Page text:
In the final GEE multivariable model (Table 2), the presence of family resulted in a significant increase in per-patient rounding time (20.4%, P < .001). The effect of having family present was observed while controlling for patient intubation status (62.8% longer per-patient rounding time when intubated; P < .001), whether a PA was present or not (6.8% shorter per-patient rounding time when PA was present; P = .006), the total number of patients rounded on (2.2% shorter per-patient rounding time for each additional patient rounded on; P < .001), and employment status of the attending physician (17.4% longer per-patient rounding time for part-time attending physicians; P < .001).
To place these percentage changes in perspective, it is worth examining the predicted rounding times for different patient–family–physician scenarios. For example, the model would predict that rounding by a part-time attending physician on an intubated patient with family present but without a PA on a fairly light day (7-patient census) would take 12 minutes and 42 seconds per patient. On the other hand, the model would predict that rounding by a full-time attending on a nonintubated patient without family present, but with a PA on a heavier day (12-patient census) would take 4 minutes and 36 seconds per patient.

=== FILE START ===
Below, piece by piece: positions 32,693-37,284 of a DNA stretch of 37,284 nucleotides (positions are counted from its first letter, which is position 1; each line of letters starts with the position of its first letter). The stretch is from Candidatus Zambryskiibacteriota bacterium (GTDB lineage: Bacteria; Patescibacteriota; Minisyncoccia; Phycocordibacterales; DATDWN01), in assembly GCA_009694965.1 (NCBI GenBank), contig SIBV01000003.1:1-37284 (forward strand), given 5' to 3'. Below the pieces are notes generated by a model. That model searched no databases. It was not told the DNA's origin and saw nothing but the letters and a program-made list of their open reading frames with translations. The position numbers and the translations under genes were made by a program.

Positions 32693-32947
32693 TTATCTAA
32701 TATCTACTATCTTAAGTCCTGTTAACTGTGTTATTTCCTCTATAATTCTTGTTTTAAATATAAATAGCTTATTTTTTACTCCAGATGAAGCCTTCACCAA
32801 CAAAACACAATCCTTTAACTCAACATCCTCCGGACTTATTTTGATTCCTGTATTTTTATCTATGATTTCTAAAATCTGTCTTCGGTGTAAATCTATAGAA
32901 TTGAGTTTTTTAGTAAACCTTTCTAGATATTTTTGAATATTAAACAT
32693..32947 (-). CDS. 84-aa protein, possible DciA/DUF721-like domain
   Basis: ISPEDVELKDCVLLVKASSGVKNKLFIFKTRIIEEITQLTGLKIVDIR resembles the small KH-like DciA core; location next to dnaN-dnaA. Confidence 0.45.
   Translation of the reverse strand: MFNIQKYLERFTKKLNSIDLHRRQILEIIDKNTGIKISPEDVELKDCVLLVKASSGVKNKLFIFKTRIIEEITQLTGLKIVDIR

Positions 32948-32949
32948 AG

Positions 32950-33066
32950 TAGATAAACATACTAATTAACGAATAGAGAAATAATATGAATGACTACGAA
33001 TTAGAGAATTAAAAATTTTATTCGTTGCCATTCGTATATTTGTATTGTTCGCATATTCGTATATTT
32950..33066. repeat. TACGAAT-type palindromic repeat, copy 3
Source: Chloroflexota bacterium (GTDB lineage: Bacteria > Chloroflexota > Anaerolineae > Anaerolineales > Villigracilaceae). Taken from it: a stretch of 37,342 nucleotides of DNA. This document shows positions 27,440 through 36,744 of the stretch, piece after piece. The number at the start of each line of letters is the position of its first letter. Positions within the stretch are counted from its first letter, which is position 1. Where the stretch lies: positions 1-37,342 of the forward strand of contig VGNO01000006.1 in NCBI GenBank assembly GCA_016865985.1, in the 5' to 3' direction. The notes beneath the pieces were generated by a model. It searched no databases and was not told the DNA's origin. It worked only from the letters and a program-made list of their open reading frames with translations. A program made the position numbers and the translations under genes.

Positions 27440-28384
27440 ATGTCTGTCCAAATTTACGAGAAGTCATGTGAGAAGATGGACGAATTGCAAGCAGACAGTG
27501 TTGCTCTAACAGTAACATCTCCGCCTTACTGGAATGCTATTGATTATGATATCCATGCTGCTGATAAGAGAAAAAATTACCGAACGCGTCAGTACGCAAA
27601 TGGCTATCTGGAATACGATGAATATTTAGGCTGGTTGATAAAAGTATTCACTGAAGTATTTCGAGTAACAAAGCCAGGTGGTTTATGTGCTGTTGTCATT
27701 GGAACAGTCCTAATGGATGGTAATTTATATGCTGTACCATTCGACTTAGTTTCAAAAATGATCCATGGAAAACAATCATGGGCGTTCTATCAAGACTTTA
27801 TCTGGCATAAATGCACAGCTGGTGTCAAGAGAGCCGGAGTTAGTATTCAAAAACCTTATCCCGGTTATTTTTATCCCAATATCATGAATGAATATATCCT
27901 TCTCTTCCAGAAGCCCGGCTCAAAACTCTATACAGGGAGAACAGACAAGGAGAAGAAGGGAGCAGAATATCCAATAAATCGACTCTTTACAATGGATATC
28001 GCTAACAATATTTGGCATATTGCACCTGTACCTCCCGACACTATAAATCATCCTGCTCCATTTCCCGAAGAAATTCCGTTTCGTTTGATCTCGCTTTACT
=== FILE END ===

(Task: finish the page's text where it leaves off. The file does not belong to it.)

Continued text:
To our knowledge, this is the largest study to evaluate the duration of FCR in the PICU based on the presence or absence of family during rounds. Specifically, we found that our multidisciplinary rounding times were significantly longer when family was present. Intubation status and the total number of patients rounded on were significantly associated with increased rounding duration in the univariate analysis, as well as part-time employment status of attending physicians in the multivariate analysis.